Situation 1. Sonographically, no hydronephrosis and no atrophy of the renal parenchyma are seen; the serum creatinine level is normal or slightly increased (below 2 mg/dL).

Patients often present with uncharacteristic flank pain and/or microscopic hematuria. In this situation, T1-weighted gadolinium excretory MR urography in combination with only 5 to 10 mg of furosemide has proved excellent for achieving a complete and detailed depiction of the nondilated urinary tract with good SNR. A compression device is unnecessary.

Situation 2. Slight or moderate hydronephrosis (grade 1 and 2) is known; there is no or minimal parenchymal atrophy and serum creatinine level is normal or slightly increased.

Both MR urography techniques are well suited in this situation. We may start with T2-weighted MR urography, which readily identifies the level and degree of obstruction. If we are satisfied with the morphologic information seen on T2-weighted images, MR urography may be terminated at that point. Otherwise, gadolinium-enhanced T1-weighted MR urograms can be added easily, which often permit the best assessment of the configuration and length of a ureteral stenosis and provide functional information on the impaired urine flow through the obstructed ureter. Late MR urograms, beyond an acquisition delay of 30 minutes after injection of contrast material, are usually not necessary because the renal excretion is not reduced too severely. Actually, this situation favors the combination of static-fluid and excretory MR urography in one session (Table 3).

Situation 3. A high-grade, often chronic hydronephrosis (grade 3 and 4) is known and associated with parenchymal atrophy and severe excretory malfunction.

Because there is a large amount of static fluid present in this situation, T2-weighted MR urography is the imaging technique of choice for demonstrating the degree of hydronephrosis and the level of obstruction even in nonexcreting kidneys.

The only situation in which neither T2- nor T1-weighted MR urography really can help is in patients with shrunken kidneys and severely impaired excretory function not caused by obstruction. These patients often suffer from chronic renal insufficiency, for example caused by diabetes mellitus, glomerulonephritis, and analgetic nephropathy. Another exception to these three clinical categories is that of pregnant women, in whom solely T2-weighted static-fluid imaging is a useful MR urographic technique if ultrasonography is unconclusive.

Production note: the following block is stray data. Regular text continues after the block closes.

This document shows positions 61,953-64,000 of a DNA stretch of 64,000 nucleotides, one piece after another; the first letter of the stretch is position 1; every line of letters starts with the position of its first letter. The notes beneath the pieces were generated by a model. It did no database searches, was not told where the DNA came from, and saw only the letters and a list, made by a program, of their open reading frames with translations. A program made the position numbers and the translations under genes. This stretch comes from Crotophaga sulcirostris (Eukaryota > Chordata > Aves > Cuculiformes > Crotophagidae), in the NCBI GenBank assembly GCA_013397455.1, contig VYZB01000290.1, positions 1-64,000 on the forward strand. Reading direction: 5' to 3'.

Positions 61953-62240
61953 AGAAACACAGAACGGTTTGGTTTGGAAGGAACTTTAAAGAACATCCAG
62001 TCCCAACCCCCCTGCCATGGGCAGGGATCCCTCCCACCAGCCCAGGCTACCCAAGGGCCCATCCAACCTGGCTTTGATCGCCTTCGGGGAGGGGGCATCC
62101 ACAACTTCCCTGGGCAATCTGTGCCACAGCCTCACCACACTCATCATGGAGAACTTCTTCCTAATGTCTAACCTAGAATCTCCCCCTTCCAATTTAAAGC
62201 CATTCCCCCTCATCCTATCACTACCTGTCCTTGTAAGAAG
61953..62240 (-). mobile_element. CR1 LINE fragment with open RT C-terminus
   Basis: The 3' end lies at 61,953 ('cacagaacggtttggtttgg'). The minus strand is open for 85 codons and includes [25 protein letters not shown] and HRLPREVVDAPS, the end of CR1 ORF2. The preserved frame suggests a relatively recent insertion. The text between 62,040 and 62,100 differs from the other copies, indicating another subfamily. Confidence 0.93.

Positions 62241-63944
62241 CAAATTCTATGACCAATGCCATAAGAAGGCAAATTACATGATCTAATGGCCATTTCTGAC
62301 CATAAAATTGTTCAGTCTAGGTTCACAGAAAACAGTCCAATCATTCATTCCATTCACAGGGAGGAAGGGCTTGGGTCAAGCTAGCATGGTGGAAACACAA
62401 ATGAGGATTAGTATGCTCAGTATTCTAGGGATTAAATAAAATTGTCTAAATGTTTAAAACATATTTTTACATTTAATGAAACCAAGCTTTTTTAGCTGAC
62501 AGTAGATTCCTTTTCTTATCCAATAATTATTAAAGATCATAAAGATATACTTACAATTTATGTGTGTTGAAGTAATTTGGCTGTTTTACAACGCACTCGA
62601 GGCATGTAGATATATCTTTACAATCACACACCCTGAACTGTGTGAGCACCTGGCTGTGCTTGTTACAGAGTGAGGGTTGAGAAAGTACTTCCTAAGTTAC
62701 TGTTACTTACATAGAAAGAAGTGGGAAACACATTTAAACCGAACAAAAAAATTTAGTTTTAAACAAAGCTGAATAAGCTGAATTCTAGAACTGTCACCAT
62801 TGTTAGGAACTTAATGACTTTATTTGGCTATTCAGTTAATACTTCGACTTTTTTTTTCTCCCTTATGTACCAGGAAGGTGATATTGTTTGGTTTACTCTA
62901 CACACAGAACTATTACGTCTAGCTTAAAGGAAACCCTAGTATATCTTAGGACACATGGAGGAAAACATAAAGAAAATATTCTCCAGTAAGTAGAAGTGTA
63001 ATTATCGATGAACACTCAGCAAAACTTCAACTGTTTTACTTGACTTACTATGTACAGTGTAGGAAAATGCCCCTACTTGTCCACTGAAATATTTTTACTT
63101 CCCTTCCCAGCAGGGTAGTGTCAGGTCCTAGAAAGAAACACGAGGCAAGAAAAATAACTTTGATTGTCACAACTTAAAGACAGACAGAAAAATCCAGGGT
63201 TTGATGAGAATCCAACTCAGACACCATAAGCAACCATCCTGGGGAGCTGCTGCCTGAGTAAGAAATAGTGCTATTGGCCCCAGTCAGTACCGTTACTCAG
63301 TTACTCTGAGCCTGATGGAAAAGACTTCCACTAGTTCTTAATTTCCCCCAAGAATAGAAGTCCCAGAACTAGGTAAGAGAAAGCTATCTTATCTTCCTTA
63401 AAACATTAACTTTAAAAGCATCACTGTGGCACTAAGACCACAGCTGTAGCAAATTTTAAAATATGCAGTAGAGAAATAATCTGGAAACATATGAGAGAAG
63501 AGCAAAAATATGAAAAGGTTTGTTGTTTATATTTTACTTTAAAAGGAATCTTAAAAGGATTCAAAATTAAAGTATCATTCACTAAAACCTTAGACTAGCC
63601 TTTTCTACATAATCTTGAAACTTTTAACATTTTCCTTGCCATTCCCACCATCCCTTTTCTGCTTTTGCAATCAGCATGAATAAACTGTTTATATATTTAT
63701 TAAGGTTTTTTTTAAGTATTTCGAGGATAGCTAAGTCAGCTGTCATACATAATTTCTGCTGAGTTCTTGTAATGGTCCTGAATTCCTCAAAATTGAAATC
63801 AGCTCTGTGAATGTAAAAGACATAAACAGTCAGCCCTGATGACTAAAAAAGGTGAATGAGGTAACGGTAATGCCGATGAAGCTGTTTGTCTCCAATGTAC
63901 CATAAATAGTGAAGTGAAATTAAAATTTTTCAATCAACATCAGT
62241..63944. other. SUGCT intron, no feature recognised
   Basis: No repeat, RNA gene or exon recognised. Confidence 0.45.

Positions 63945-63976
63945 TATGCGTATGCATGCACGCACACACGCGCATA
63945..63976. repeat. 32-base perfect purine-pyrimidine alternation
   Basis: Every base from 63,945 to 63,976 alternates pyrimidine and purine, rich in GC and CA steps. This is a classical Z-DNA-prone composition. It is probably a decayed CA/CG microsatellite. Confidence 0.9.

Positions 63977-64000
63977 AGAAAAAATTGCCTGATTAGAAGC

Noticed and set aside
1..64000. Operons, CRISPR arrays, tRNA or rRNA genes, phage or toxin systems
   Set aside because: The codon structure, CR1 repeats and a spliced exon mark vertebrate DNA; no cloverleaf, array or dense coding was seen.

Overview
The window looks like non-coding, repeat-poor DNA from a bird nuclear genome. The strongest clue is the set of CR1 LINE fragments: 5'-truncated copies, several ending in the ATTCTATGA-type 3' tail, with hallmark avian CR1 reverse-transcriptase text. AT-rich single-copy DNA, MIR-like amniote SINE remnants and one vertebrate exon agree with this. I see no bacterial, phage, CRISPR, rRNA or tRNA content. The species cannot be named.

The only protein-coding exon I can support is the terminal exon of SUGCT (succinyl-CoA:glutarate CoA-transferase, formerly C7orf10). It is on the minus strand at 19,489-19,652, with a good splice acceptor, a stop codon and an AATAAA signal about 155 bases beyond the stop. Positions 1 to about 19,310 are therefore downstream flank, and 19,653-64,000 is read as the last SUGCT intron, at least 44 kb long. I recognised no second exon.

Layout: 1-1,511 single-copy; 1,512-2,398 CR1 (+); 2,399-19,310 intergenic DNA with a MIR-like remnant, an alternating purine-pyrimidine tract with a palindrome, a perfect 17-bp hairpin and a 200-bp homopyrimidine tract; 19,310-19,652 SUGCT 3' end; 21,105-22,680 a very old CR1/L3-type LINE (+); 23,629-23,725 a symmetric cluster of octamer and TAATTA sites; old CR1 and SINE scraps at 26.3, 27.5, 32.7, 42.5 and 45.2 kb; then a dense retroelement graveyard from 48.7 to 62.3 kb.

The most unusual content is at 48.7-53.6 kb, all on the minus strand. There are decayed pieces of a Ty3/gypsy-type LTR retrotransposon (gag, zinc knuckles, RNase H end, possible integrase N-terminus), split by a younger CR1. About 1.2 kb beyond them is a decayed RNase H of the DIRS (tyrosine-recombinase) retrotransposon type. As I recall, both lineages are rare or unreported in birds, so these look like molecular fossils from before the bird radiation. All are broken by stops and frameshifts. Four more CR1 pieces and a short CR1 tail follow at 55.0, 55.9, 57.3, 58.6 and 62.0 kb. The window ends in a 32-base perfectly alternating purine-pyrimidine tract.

APPLICATIONS FOR MR UROGRAPHY Congenital and Acquired Anatomic Anomalies

There are a wide range of anatomic variants that can be imaged accurately with MR urography. The absence of ionizing radiation makes MR urography the method of choice for the detection of congenital anomalies in children. T2-weighted MR urography has proved excellent for imaging anomalies associated with an increased amount of fluid and/or kidney malfunction, such as ureteropelvic junction stenosis (Fig. 5), megaureter, and cystic kidney disease (4,23,39-42). Tl-weighted excretory MR urography is preferred for the demonstration of anatomic variations in the nondilated collecting system, including malrotation of the collecting system (Fig. 6), caliceal diverticula, small ureteroceles, unobstructed bifid systems (Fig. 7), fusion anomalies, and medullary sponge kidneys (3,4). The diverse MR urographic techniques may even be applied for visualizing ectopic ureters (Fig. 8) (23). Furthermore, in children with urinary tract anomalies, it appears to be very promising to combine MR urography with MR nephrography for obtaining morphologic information plus quantitative functional data, including split renal function similar to scintigraphy (31,40-43).